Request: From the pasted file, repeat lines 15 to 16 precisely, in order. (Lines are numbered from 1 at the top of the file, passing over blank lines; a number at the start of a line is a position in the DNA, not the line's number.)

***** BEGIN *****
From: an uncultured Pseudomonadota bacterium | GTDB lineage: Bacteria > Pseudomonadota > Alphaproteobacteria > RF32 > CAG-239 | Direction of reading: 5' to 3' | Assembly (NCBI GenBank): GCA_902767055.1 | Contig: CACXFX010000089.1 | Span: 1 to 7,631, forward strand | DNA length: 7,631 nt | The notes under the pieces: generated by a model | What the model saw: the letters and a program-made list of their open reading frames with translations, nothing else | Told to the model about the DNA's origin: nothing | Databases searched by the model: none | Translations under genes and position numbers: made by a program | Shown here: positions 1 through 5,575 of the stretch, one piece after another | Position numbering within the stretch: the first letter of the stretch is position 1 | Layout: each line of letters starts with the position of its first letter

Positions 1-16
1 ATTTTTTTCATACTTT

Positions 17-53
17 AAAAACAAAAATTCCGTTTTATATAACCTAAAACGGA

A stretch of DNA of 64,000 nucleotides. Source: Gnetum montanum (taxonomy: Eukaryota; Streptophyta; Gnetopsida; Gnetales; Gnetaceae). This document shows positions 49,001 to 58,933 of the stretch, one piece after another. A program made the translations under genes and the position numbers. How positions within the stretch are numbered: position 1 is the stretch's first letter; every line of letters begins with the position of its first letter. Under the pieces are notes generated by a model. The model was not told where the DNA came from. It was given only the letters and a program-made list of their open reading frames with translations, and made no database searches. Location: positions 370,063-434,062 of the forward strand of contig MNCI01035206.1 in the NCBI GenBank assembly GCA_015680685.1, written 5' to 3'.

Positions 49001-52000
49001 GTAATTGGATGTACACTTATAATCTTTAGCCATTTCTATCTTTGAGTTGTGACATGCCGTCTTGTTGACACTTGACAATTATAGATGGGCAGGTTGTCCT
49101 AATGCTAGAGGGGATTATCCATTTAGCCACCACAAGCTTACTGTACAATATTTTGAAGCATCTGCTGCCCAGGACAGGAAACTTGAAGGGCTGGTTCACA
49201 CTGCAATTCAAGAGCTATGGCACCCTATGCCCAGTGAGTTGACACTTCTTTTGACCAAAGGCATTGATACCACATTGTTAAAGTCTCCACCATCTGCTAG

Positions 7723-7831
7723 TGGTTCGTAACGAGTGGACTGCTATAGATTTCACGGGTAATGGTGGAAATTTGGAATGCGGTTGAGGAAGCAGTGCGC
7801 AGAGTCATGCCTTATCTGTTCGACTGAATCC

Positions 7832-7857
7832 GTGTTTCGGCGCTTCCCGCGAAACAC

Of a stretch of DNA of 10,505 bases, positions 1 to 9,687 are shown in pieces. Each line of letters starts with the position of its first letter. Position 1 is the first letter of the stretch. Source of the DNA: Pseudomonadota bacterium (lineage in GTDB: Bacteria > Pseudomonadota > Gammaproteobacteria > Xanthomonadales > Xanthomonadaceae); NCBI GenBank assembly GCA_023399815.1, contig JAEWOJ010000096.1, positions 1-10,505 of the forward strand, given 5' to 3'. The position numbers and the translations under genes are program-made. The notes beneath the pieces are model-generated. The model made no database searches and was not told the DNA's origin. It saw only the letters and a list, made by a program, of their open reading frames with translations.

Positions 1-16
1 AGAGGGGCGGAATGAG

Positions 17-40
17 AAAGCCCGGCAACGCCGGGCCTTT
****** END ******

7832 GTGTTTCGGCGCTTCCCGCGAAACAC

Of a stretch of DNA of 10,505 bases, positions 1 to 9,687 are shown in pieces. Each line of letters starts with the position of its first letter. Position 1 is the first letter of the stretch. Source of the DNA: Pseudomonadota bacterium (lineage in GTDB: Bacteria > Pseudomonadota > Gammaproteobacteria > Xanthomonadales > Xanthomonadaceae); NCBI GenBank assembly GCA_023399815.1, contig JAEWOJ010000096.1, positions 1-10,505 of the forward strand, given 5' to 3'. The position numbers and the translations under genes are program-made. The notes beneath the pieces are model-generated. The model made no database searches and was not told the DNA's origin. It saw only the letters and a list, made by a program, of their open reading frames with translations.